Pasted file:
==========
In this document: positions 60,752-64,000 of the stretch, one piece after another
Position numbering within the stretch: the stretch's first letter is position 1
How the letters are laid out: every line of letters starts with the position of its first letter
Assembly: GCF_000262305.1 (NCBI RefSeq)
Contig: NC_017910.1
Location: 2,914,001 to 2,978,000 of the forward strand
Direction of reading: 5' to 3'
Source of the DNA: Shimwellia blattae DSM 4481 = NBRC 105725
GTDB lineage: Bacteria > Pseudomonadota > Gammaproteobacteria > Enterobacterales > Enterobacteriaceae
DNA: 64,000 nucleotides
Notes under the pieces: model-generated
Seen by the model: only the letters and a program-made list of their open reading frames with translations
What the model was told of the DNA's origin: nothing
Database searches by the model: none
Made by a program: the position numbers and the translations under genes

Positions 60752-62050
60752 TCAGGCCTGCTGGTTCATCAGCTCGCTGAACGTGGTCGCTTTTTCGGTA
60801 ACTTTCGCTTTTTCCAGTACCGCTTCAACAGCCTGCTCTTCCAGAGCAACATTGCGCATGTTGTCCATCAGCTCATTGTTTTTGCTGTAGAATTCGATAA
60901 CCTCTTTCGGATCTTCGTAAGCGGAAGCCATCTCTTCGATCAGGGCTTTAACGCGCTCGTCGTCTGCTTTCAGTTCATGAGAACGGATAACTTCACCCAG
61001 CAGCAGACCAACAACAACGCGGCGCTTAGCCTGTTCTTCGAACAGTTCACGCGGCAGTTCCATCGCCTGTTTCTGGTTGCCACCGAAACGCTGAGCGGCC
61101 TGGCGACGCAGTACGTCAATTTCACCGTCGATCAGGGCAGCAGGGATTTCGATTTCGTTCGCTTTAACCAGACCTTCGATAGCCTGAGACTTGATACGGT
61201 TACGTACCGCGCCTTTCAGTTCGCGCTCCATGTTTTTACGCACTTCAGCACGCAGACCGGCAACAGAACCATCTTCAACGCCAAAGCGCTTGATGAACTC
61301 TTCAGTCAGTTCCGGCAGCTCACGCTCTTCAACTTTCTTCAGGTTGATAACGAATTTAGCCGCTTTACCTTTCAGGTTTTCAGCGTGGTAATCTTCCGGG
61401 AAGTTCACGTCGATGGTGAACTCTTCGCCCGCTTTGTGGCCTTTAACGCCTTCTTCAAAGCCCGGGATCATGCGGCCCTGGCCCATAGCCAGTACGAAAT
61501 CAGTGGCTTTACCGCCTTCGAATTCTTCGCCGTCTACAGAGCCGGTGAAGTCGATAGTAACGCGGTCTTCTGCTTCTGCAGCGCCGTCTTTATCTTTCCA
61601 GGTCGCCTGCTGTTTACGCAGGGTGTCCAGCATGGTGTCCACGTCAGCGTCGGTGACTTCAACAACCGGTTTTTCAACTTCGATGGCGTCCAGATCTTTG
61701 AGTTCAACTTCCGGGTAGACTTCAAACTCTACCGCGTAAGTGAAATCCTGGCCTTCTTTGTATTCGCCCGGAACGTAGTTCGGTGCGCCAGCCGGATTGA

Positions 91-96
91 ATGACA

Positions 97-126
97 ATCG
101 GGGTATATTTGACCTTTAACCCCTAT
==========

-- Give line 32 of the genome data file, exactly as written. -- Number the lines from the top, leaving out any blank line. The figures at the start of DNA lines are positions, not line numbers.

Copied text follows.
101 GGGTATATTTGACCTTTAACCCCTAT